Focus on Increasing Attainment Levels for Nontraditional Learners With Some College, No Degree
ACE announced today that 25 colleges and universities are joining an alternative credit consortium as part of an innovative initiative to create a more flexible pathway toward a college degree for millions of nontraditional learners.
The 25 institutions serving in this pilot project have agreed to accept all or most of the transfer credit sought by students who successfully complete courses that are part of a selected pool of about 100 low-cost or no-cost lower division general education online courses. These institutions also will help identify the sources, criteria and quality of the courses.
The participating institutions represent a diverse group of four-year and two-year, public and private, non-profit and for-profit colleges and universities that have a strong commitment to access and attainment and serving nontraditional learners. They are:
American Public University; Capella University; Central Michigan University; Charter Oak State College; Colorado Community College System; Colorado Technical University; East Carolina University; Fayetteville State University; Fort Hays State University; Goodwin College; John F. Kennedy University; Kaplan University; Lakeland College; Metropolitan State University of Denver; National Louis University; Northern Arizona University; Northwestern State University; Notre Dame College; SUNY Empire State College; Texas Woman's University; Thomas Edison State College; University of Baltimore; University of Maryland University College; University of Memphis; University of North Carolina.
Participating institutions have agreed to provide anonymized data to ACE regarding the amount of credit their institution accepts, as well as progress and success rates of students transferring in courses through this project. Additional college, university and system partners will be recruited in fall 2015 to join the consortium.
This initiative is made possible by the generous support of a $1.89 million grant from the Bill & Melinda Gates Foundation. Its initial focus will be on the more than 31 million adults who have completed some postsecondary coursework but lack a degree or credential; but many of these students represent first-generation, low-income students, so findings from this investment likely will apply to younger students from this population, as well.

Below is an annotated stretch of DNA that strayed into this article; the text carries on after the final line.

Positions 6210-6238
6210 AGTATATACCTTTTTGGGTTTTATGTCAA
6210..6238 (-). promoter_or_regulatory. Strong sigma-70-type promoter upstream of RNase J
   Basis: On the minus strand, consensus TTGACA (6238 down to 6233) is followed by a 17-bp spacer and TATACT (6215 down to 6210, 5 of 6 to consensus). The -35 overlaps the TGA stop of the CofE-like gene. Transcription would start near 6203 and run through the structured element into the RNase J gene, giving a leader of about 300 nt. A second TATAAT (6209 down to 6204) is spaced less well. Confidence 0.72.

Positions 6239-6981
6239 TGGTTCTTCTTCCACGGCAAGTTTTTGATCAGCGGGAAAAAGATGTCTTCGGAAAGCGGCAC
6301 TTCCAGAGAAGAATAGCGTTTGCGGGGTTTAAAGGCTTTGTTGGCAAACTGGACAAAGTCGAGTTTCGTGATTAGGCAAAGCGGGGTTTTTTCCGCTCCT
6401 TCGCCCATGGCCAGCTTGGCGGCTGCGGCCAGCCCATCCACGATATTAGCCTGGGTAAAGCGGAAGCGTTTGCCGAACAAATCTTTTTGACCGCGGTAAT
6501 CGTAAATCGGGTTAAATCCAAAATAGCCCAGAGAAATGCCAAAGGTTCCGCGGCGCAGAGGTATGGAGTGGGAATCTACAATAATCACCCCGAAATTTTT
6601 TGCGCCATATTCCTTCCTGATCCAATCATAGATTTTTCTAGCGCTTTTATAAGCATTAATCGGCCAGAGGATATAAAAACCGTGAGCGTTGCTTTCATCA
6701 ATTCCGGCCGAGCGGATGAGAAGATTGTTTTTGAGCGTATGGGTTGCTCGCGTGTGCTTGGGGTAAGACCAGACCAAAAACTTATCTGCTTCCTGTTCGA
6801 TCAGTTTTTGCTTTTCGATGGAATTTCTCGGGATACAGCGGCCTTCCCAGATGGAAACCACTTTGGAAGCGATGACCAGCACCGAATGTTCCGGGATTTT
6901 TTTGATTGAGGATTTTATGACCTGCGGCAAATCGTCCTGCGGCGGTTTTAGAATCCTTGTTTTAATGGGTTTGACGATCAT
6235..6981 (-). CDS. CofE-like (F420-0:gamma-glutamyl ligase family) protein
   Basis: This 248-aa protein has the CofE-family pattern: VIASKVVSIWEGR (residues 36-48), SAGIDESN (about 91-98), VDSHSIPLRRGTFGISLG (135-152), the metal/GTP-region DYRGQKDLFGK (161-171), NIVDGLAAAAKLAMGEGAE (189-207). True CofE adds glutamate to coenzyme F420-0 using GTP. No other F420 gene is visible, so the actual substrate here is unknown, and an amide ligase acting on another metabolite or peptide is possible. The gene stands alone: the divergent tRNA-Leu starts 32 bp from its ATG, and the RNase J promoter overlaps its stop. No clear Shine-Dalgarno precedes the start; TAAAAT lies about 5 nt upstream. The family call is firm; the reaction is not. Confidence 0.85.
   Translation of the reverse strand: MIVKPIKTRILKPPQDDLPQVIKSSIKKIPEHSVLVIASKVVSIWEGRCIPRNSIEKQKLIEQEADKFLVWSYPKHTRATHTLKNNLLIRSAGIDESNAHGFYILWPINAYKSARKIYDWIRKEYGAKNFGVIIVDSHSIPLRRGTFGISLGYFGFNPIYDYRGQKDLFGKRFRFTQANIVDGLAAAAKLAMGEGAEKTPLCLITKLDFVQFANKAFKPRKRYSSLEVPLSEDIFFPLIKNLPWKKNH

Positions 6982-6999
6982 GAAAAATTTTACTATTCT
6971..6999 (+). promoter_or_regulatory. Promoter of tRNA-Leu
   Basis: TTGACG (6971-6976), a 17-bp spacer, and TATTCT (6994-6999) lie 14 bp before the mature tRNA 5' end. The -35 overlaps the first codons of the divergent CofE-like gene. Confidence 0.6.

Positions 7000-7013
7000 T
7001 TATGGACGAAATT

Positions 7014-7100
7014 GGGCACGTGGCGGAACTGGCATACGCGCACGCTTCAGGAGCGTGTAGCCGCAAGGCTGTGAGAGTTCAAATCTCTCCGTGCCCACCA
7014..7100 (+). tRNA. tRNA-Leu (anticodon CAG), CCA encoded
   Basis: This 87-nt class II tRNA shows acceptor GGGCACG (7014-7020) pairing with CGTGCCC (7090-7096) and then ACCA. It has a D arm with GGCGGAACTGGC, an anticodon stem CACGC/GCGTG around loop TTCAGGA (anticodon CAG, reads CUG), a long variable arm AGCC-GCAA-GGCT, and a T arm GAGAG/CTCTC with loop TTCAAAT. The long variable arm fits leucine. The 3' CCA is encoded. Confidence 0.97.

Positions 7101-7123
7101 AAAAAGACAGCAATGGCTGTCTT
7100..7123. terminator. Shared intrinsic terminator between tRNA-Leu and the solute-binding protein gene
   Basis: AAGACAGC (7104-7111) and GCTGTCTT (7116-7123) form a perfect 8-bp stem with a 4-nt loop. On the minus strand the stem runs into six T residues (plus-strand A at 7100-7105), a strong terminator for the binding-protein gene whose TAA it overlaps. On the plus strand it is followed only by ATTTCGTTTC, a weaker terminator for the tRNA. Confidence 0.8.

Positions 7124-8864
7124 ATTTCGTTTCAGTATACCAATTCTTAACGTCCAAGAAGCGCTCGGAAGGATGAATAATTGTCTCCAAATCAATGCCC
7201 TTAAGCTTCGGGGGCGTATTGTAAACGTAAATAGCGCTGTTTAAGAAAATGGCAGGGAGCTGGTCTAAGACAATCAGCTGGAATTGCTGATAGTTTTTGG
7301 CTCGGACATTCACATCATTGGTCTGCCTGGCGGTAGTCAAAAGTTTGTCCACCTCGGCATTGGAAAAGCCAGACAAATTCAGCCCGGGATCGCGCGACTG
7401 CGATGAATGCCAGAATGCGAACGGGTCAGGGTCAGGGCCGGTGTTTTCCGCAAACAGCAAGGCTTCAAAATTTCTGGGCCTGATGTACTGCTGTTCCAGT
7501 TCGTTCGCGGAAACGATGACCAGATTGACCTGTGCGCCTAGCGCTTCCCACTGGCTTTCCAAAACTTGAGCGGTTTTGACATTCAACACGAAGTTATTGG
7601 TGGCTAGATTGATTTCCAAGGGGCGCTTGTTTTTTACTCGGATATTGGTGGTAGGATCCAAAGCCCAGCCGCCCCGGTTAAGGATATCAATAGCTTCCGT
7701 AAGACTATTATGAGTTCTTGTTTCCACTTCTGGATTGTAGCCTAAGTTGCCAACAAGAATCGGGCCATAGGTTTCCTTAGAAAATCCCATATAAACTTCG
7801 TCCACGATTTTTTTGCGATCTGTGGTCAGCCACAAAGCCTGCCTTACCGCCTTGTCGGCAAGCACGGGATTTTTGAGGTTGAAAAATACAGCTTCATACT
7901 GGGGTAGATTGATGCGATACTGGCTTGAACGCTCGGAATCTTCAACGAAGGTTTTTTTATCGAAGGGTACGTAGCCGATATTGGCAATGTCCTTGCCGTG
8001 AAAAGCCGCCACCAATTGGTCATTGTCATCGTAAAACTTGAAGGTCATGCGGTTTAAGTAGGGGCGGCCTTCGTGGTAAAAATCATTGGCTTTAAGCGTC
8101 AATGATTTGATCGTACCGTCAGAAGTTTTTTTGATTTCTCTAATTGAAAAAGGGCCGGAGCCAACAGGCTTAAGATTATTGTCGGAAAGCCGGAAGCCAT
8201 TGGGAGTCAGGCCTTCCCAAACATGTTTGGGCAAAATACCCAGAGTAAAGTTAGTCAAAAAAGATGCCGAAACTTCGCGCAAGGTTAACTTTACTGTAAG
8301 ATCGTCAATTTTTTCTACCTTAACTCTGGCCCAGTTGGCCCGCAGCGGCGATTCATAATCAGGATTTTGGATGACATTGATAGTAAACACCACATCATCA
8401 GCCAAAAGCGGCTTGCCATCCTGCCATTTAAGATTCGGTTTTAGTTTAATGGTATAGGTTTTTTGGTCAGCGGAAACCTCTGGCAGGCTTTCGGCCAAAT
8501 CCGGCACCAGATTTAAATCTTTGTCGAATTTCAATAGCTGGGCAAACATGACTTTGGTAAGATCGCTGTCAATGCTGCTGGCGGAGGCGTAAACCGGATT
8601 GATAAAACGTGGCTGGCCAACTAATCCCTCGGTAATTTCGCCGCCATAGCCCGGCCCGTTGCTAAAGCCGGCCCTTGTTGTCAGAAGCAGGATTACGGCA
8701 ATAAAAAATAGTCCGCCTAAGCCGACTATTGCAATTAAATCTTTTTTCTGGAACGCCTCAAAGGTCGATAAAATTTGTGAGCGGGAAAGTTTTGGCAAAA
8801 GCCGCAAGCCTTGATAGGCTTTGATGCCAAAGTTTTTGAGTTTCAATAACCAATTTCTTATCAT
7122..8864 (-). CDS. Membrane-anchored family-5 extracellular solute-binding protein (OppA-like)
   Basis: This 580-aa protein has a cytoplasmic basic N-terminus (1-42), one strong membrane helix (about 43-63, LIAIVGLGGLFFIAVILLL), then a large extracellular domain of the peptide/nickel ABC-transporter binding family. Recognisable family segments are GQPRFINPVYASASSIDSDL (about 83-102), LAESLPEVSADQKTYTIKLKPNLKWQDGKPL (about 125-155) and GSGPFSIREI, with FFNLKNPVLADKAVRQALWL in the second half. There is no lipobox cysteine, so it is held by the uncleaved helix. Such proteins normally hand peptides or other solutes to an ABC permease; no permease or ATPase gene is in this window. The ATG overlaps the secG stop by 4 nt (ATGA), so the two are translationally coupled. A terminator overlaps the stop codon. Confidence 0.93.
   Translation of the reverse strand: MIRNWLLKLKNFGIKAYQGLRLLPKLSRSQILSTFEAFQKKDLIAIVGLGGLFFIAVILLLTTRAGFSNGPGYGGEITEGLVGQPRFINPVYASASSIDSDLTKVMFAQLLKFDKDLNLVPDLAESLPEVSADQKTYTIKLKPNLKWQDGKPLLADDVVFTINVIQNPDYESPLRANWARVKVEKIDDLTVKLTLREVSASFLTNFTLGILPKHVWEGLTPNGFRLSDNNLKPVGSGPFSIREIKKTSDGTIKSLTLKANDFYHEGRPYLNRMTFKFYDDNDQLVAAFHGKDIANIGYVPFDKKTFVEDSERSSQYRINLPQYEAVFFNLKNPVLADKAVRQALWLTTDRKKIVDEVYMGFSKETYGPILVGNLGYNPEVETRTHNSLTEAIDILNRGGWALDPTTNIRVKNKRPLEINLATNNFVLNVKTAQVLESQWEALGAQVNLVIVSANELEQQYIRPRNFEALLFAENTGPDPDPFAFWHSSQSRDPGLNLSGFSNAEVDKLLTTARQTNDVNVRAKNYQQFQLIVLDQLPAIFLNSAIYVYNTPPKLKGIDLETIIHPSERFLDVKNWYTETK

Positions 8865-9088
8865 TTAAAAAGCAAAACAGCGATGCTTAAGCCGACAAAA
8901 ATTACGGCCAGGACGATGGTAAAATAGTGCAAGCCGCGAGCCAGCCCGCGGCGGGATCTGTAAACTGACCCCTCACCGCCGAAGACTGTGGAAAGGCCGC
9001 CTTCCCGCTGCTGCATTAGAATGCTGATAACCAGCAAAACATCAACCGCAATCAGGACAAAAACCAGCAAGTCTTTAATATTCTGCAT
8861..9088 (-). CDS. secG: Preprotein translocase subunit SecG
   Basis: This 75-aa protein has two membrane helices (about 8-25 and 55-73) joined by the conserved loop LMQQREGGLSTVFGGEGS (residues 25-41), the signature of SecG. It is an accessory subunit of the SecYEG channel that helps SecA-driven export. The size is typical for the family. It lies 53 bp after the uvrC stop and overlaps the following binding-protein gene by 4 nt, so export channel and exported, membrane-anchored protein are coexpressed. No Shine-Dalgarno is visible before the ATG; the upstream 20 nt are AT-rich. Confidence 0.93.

"The institutions serving in this pilot project will play a valuable role in helping enhance the work we have been doing for many years in developing quality mechanisms for determining the credit worthiness of education, training and life experiences outside of a formal higher education classroom setting," said ACE President Molly Corbett Broad. "We very much appreciate this generous investment and the commitment it represents to the effort to provide a more flexible and cost-efficient way to increase the number of Americans able to gain a college degree or credential."
As an additional part of the effort, ACE will expand its current work in the area of college credit recommendations by developing a quality framework and guidelines for issuing recommendations for digital micro-credentials, competency-based programs, and non-degree certificate programs.
"This project will yield multiple and long-lasting benefits to the participating institutions, the wider higher education community and potentially millions of nontraditional learners," said Deborah Seymour, ACE assistant vice president for education attainment and innovation. "It will help lead to the greater acceptance of alternative forms of credit in a way that ensures quality and encourages more people to complete their postsecondary education."
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